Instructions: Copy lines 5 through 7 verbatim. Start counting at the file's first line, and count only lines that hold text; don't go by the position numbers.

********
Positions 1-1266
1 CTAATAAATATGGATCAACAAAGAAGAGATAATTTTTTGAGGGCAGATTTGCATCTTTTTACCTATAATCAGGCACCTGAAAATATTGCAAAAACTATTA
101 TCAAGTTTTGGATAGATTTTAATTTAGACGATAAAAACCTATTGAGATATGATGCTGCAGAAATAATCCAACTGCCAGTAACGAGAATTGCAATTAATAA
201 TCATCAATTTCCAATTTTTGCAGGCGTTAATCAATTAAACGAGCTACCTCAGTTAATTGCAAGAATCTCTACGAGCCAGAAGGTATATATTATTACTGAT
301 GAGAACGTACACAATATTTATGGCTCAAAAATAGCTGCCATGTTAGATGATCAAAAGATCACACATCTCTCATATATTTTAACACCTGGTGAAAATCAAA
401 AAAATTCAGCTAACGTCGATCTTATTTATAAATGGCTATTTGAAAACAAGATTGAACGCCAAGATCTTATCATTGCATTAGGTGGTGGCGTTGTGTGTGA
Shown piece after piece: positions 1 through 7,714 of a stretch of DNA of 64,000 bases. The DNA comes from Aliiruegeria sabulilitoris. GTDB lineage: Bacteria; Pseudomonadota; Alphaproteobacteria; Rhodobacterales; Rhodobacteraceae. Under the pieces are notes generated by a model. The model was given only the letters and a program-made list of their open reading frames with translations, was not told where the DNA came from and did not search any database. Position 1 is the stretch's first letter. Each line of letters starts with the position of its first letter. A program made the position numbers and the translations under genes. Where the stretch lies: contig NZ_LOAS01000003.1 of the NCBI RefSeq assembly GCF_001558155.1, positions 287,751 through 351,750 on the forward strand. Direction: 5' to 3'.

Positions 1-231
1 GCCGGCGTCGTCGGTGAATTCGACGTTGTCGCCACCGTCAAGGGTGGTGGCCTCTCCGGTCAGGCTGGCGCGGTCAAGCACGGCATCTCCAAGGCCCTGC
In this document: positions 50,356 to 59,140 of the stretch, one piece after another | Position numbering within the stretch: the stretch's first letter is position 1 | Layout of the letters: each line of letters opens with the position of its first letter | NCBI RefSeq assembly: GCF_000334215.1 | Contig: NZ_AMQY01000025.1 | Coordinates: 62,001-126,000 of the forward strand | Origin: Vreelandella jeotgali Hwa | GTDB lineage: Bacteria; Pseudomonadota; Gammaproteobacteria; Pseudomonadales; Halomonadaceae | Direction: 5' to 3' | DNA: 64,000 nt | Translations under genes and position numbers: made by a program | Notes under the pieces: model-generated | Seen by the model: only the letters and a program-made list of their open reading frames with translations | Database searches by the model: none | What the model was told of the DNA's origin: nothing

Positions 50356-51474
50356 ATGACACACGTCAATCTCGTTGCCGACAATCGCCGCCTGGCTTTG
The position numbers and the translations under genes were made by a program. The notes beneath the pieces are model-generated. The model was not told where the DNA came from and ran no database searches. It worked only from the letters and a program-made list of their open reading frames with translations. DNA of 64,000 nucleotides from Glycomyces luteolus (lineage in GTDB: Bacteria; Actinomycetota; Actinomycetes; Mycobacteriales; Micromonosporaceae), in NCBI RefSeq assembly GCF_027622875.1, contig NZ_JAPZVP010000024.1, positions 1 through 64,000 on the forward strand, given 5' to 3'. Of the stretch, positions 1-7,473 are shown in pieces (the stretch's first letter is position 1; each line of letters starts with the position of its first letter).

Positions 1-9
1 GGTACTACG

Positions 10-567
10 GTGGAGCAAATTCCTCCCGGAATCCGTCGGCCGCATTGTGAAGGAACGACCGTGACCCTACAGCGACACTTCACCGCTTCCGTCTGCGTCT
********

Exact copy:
301 GAGAACGTACACAATATTTATGGCTCAAAAATAGCTGCCATGTTAGATGATCAAAAGATCACACATCTCTCATATATTTTAACACCTGGTGAAAATCAAA
401 AAAATTCAGCTAACGTCGATCTTATTTATAAATGGCTATTTGAAAACAAGATTGAACGCCAAGATCTTATCATTGCATTAGGTGGTGGCGTTGTGTGTGA
Shown piece after piece: positions 1 through 7,714 of a stretch of DNA of 64,000 bases. The DNA comes from Aliiruegeria sabulilitoris. GTDB lineage: Bacteria; Pseudomonadota; Alphaproteobacteria; Rhodobacterales; Rhodobacteraceae. Under the pieces are notes generated by a model. The model was given only the letters and a program-made list of their open reading frames with translations, was not told where the DNA came from and did not search any database. Position 1 is the stretch's first letter. Each line of letters starts with the position of its first letter. A program made the position numbers and the translations under genes. Where the stretch lies: contig NZ_LOAS01000003.1 of the NCBI RefSeq assembly GCF_001558155.1, positions 287,751 through 351,750 on the forward strand. Direction: 5' to 3'.